There are an estimated 794,000 people living in conditions of modern slavery in Russia (GSI 2018). Forced labour remains the predominant form of human trafficking in the country. Labour trafficking has been reported in the construction, manufacturing, logging, textile, and maritime industries, as well as in sawmills, agriculture, sheep farms, grocery and retail shops, restaurants, waste sorting, street sweeping, domestic service, and forced begging. Many migrant workers experience exploitative labour conditions characteristic of trafficking cases, such as withholding of identity documents, non-payment for services rendered, physical abuse, lack of safety measures, or extremely poor living conditions.
Edel, a 47-year-old man from Uzbekistan was kidnapped on the way to Russia. His passport was taken, and he was forced to work making mats from cane and sleep in a cattle shed.
I lived and spent my childhood in a village near Tashkent, in Uzbekistan. I am 47. I have a family, with four children and wife. After the collapse of the [Soviet] Union I did not manage to get a new green passport, as there were long queues. Without a passport I was often refused things. Previously I had worked, but the enterprise was closed and they stopped paying me. Then I went to Russia. In Kazakhstan some people took us off the bus. They were camouflaged, six of them. They told us that it was a document check. They took us to a cattle-shed. It was already dark, and under the pretext of a document check they took away my passport. We ended up living in thiscattle shed. We slept on mats that we made ourselves. There was a lake there, we were forced to cut down cane and make mats from it. They then sold them. They did not allow us to go anywhere.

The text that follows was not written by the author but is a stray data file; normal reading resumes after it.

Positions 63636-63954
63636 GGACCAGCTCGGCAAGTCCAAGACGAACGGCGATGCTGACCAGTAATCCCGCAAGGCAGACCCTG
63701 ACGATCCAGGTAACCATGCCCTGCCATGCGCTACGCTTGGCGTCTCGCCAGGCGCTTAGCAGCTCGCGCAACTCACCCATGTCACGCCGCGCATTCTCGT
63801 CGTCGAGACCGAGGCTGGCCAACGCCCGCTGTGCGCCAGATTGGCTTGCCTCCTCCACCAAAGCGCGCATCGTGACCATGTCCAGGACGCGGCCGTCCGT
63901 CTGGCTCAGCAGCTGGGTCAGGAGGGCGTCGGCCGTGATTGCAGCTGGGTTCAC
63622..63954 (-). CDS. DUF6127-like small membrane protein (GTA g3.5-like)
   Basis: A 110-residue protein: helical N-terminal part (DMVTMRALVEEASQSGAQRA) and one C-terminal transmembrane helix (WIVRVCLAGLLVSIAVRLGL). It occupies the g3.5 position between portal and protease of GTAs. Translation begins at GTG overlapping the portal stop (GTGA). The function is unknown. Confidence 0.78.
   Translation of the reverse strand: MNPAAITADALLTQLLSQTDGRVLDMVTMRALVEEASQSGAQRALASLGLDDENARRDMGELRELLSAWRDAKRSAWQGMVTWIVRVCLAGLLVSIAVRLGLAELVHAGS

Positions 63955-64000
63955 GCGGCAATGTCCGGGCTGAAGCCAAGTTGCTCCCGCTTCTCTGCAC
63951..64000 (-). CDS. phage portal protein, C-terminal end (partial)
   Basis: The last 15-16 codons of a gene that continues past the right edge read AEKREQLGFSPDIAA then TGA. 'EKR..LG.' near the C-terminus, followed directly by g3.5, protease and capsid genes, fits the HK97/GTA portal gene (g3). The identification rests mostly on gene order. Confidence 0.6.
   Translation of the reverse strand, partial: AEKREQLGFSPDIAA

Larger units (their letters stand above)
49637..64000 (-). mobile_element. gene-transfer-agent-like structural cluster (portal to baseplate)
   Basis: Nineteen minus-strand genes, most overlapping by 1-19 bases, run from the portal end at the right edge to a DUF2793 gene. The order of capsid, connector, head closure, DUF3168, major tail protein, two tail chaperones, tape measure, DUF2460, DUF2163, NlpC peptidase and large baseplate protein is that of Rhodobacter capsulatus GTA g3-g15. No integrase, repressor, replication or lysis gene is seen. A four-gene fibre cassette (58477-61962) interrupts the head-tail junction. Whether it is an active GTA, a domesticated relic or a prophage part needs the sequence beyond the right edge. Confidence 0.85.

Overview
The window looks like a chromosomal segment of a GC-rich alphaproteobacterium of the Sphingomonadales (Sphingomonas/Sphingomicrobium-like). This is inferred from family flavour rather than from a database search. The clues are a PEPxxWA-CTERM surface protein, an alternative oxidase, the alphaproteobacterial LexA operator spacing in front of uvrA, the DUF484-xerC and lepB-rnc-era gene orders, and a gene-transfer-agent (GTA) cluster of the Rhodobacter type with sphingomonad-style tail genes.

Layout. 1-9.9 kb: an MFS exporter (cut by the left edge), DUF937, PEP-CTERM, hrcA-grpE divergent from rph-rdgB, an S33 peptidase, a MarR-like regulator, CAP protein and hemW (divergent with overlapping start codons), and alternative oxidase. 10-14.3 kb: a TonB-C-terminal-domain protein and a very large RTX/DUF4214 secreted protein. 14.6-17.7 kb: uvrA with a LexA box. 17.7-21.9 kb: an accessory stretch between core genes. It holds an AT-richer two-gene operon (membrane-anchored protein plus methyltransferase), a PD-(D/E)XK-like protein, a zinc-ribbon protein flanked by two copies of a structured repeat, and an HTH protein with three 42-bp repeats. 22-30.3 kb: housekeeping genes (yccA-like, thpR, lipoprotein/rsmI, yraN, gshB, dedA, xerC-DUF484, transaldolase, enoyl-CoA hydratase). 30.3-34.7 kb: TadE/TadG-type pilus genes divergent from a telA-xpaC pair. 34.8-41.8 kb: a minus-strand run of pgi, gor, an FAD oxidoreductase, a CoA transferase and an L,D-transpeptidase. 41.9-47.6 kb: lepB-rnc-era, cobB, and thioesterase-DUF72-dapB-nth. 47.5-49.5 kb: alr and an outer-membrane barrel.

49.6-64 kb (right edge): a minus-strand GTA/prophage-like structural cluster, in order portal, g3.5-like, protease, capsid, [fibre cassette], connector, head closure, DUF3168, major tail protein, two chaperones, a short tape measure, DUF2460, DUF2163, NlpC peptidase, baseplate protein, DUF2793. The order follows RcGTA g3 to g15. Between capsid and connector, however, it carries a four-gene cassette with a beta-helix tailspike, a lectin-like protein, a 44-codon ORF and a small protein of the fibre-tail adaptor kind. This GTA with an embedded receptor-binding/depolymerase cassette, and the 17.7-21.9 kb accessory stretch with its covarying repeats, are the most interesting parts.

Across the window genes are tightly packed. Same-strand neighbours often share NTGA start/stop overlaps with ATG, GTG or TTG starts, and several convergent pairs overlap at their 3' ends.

[There were] Perhaps 14 persons, all from different places, even Koreans.
We fished and made soup.
They beat us if we made mistakes.
[The conditions were] Very difficult. There were snakes there which bit me several times. I was there under the sun and heat for a year and a half.
[my work-day was] from sunrise until darkness. Without holiday. An old man died because of a heart attack.
The guards watched us with dogs.
No, [the people who kept us were] different nationalities. Kazakhs, Slavs, Tatars. Then their organization became weaker and we managed to escape and reach Russia by freight train. I had no documents. Because of that I could not go home. I haven’t managed to find much work here either. I just earn some money at the vegetable market, unloading fruit and vegetables. There are plenty of us with similar stories - lack of documents, lack of registration.
I heard talked that they [my former exploiters] had been burned.
Narrative credit to International Labour Organization
Original narrative found in report ‘Forced Labour in the Russian Federation Today: Irregular Migration and Trafficking in Human Beings’